Taking 500-2000mg calcium per day can reduce post-menopausal bone loss. Calcium is found in dairy products – milk, yogurts and cheese. And the calcium level does not reduce in low fat versions of these foods.

    Sunlight is our main source of vitamin D, which is necessary to help the absorption and retention of the calcium in our diet. Other sources of vitamin D are from oily fish, cod liver oil, dairy products and liver. Vitamin K can be found in green leafy vegetables, soya beans, olive oil and margarine.

    If you’re concerned about your weight and so don’t want to eat olive oil, margarine and cod liver oil, a daily supplement will be your best option.

  • Dealing With Your Joints

    When we are younger our joints move easily because the synovial fluid that ‘oils’ them is plentiful. With age, the synovial fluid is less plentiful and we start to know all about it – like when getting out of a car after a long journey.

    Another cause of joint pain can be the degeneration of the cartilage between joints which can lead to bone rubbing against bone.

    So what can we do to help prevent this happening to us?

    Losing weight: Carrying excess ‘baggage’ everywhere puts enormous strain on joints, with a real risk of increased and earlier damage to them.

    Exercise: Exercise and activities can significantly and effectively strengthen our muscles and ligaments which hold our skeleton together. Going to the gym, attending a fitness class, exercising to a fitness DVD or playing sport will help maintain muscle strength and keep you and your bones and joints fitter for longer.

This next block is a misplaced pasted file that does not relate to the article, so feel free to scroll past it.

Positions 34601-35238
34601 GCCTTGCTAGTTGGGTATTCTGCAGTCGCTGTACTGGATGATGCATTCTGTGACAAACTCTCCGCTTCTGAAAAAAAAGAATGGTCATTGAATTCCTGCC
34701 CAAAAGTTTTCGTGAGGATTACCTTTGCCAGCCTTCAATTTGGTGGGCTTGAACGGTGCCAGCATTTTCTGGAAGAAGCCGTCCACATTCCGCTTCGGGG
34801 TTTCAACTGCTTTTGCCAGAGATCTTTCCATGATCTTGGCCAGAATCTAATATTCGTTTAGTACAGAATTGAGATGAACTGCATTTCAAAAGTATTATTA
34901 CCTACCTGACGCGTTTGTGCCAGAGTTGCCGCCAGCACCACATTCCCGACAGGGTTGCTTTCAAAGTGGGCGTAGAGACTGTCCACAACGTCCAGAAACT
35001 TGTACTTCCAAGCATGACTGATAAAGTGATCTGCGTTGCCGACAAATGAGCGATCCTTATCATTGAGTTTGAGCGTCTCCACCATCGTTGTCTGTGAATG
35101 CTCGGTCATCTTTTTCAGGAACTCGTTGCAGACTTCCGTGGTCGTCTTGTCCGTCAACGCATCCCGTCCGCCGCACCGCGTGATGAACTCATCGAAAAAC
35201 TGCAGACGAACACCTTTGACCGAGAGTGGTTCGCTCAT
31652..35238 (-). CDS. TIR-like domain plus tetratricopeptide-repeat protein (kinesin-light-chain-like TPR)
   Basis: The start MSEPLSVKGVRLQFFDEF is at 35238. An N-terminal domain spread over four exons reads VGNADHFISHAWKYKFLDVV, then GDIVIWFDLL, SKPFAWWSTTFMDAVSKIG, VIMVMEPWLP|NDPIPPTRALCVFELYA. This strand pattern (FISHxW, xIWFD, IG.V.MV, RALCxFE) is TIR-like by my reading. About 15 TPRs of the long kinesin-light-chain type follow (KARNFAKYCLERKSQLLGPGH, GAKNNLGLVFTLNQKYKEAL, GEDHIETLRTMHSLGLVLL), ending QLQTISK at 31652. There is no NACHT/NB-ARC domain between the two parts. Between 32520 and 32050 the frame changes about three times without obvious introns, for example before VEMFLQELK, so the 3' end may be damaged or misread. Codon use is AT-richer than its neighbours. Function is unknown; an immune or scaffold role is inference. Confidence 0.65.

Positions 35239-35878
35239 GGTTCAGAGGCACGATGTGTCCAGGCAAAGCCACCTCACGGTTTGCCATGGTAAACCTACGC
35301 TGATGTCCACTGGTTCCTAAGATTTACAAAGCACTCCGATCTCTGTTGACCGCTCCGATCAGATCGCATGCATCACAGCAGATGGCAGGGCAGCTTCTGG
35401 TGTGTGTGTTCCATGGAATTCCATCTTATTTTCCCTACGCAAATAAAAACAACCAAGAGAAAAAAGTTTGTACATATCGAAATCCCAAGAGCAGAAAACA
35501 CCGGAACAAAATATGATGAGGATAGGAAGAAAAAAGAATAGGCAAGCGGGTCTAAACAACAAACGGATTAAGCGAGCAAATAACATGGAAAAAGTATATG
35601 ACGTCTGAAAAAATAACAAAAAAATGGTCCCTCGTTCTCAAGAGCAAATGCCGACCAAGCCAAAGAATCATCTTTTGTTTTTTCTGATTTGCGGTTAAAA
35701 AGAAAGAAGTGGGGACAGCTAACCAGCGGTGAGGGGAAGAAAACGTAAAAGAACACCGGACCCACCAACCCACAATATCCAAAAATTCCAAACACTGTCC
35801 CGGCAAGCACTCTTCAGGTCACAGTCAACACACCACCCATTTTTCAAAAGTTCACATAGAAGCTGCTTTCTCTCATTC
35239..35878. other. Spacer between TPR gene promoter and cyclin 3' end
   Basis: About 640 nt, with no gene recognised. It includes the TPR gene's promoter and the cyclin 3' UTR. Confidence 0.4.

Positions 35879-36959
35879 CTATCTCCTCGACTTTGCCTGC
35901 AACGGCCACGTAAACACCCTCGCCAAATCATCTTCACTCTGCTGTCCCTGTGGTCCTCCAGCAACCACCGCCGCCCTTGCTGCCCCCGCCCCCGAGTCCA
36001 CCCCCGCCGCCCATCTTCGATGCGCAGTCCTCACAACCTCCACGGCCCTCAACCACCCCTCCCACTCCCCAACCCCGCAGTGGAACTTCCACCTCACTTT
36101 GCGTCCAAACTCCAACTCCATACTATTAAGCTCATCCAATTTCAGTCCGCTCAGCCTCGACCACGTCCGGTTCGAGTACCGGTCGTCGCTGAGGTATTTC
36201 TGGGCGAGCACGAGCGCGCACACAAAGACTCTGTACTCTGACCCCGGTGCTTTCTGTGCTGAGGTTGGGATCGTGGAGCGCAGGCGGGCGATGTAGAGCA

Diet: Choose a diet rich in calcium and vitamin D and K for the benefit of your joints and bones. And make sure you spend time in the sunshine to boost your vitamin D consumption.

    If you suffer from inflammation in the joints, try eating foods rich in omega 3 oils – or take a supplement – to reduce the inflammation. Glucosamine has been widely recognised as a help in keeping cartilage healthy and reducing joint damage, as well as improving pain and stiffness from arthritis.

    The latest in nutritional supplements to help joints is Litozin. Unlike other over-the-counter joint pain relievers, this uses just one ingredient – Rosehip powder. The Rosehip in Litozin is dried via a patented process and is said to have high levels of GOPO (Glycoside of Monoglyscerol and Diglycerol).

    Studies have shown this clinically tested ingredient to reduce joint pain more successfully than other standard pain killers. One study showed it reduced pain in 8 out of 10 users in just three weeks. It has no known side effects and, being 100 per cent natural, and is suitable for vegetarians. It is sold by Lanes Health and available in some high street stores.

Rosemary Conley CBE DL

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The word retirement is not even in the Bible. What is taught in scripture is transition. There is nothing that says you work most of your life and then get to be selfish for the next 20 years"

Rick Warren, PurposeDrivenLife